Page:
Last night I was talking to a hungry young “seeker” who has been coming to “Coffee and Theology” for four weeks now. After class each week he patiently waits for everyone from the study to leave so that he can sit down and drill me with questions. He is not antagonistic and has no intention of showing how much he knows. I appreciate his quiet, patient demeanor. However, make no mistake about it, this guy, who cannot be over twenty-three, has thought through the issues with vigor. He will catch you off guard. This is not him trying to be a wise guy. He really knows what needs to be asked. I get the sense that he can spot a phony from ten miles away. Really, he is just a postmodern seeker who has no time for naiveté. I get the sense that if he gets any more cliché, trite answers-that-rhyme, he will just seek truth elsewhere (think “it’s training time for reigning time” or “the Bible is Basic Instructions Before Leaving Earth” and you will be in my boat). I get the sense that he will only seek truth in a place where he can tell that people have truly wrestled with the issues.
Chuck Swindoll taught me to do everything I could to be real. Now, sometimes I don’t know which end is up in my own life, so I cannot always define what “real” is in every circumstance. However, the point is that the time for polished answers is gone. The time when every point in the sermon starts with the same letter is history (although, I admit, I still do this sometimes!). The time for feeling the pressure to answer every question is no longer on the calendar. People want you to be real. They can spot a fake. In fact, if you have too many answers, they may get up and leave. Isn’t that odd? We don’t like people who know it all. We don’t like those who immediately respond to sincere questions – those we have wrestled with for years – with a response with a red bow on it. We like things to be a little messy. We like things to be cracked. We like things to be bare, raw, unfinished, and imperfect. Kind of a “nude” theology.
Notice, I changed from the third person (“those postmoderns”) to the first person (“we”) mid-paragraph. Why? Because I am the same. I have quite a bit of postmodern blood flowing through my system. No, not in the sense that truth cannot be found. No, not in the sense that all roads eventually lead to God. No, not in the sense that hell is not a bad place to go. But in the sense that I get quite suspicious when people think they have all the answers. Know-it-alls need Jesus too, I know. However, it is harder for me to carry on conversations with pretty-boy know-it-all fresh-out-of-seminary theologians, even when it does actually seem like they know it all!
However, there are exceptions to this. There are certain people to whom I can turn and expect a solid answer, and I don’t look at them with a raised eyebrow. Why? Because they have answered “I don’t know” a time or two before. Some people already have “real” or “not naive” tattooed on their foreheads. Some have studied enough, are wise enough, and have been through the ringer called “life” enough to have informed I-don’t-knows rather than forced and less than real answers.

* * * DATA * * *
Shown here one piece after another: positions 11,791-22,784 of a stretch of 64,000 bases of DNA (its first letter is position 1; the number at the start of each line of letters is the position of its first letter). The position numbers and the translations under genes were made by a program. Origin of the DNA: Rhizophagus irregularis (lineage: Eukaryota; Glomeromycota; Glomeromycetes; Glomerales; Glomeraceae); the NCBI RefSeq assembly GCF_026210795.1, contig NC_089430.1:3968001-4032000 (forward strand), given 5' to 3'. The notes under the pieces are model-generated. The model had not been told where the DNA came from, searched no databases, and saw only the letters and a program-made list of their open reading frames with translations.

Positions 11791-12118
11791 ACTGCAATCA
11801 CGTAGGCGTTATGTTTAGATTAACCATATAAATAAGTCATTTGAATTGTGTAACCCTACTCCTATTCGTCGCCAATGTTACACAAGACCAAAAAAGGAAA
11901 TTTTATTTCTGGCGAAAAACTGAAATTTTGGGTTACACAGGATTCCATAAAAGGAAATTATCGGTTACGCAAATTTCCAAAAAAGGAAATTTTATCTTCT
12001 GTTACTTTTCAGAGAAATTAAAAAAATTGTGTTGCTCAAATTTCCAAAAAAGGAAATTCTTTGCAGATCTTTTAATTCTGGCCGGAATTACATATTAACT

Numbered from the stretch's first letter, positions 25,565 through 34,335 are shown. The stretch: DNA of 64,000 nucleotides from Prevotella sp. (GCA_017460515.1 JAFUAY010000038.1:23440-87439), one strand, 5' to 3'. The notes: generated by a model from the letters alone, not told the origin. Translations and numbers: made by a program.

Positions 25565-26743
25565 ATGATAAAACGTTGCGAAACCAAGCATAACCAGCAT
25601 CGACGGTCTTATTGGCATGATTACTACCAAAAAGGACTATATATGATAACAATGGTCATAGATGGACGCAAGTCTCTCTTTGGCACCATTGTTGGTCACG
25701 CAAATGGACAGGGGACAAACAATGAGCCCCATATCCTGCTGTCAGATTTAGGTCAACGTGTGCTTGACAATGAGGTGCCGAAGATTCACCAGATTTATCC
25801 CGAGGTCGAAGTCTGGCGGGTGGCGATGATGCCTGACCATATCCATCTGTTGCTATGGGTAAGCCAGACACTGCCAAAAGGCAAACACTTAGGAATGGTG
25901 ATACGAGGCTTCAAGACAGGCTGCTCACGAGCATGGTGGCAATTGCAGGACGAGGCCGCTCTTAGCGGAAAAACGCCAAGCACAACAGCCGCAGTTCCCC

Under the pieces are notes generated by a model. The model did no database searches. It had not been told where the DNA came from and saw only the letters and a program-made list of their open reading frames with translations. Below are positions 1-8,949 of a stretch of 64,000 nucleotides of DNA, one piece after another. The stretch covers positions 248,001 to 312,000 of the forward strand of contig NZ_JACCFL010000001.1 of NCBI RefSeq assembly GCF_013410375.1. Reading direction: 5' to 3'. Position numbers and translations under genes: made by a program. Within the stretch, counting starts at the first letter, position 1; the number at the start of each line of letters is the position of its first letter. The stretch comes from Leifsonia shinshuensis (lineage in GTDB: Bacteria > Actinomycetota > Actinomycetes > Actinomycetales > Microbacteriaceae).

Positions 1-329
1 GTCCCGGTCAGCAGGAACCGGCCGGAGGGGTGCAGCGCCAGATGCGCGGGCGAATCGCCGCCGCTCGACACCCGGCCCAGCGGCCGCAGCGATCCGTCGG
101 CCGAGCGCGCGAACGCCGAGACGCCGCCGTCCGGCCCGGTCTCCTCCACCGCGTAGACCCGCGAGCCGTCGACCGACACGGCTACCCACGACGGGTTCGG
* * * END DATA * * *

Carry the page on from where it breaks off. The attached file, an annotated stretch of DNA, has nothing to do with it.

As I talked to the gentleman last night and discussed a dump truck full of wonderful questions, I began to think about this very stuff. You see, most of the questions that he had, I did feel like I had answers for. Relatively speaking, they were “softball” questions. However, I started to see him distancing himself, as I could tell the ink was drying on my forehead with the word “irrelevant.” It was not the answers that I was giving that were at issue. They were tried and tested and had their backing in the best of church history and biblical scholarship. However, I needed to do something to regain his confidence. After all, how did he know that I had studied this stuff? How could he know I was not just making this up in a made-to-order fashion? He doesn’t. No one ever does. They either trust you or they don’t. And it takes a while these days to gain people’s trust, especially in my business. So I decided to throw something back at him that I did not know the answer to.
“Yeah, those are great questions, the answers to which the church is united and the Bible is pretty clear. However, related to this, you know something that I have questions about? I don’t know why God ______.” (I’ll leave it blank to keep from turning this discussion into a debate about the subject that I don’t know the answer to!)
Things like this help disarm suspicion. “Disarm” is a great word. It should be a staple in evangelism 101. We need to disarm people. We all need to be very intentional about the way we share the Gospel. We need to make concession in our belief – intentional concessions – so we can be more real. Here are some suggestions:
“Here is something I don’t have the answer to…”
“Here is the major problem with my system…” (and don’t immediately try to solve it!).
“This is something that causes me to get angry with God…” (and don’t make something up for the sake of concession, like I have done before!).
“I hold to this doctrine, but not too strongly right now.”
“There is legitimate disagreement about this, and there are people smarter than me who disagree with me. So keep that in mind.”
If you cannot think of any concession, ironically, you probably need to study more. Your theology is too dressed up. I think you get what I am saying. We just want to be real. People are smarter than we often think. They can see through our sewn together fig leaf coverings. They are suspicious that you are in denial about your own theological nudity (and some people are!). And you know what? They have every right to be suspicious. We all need to be a little more transparent. Our theology is often too dressed up, covered up, and braided. Let your hair down. Make some concessions here and there for the sake of the Gospel.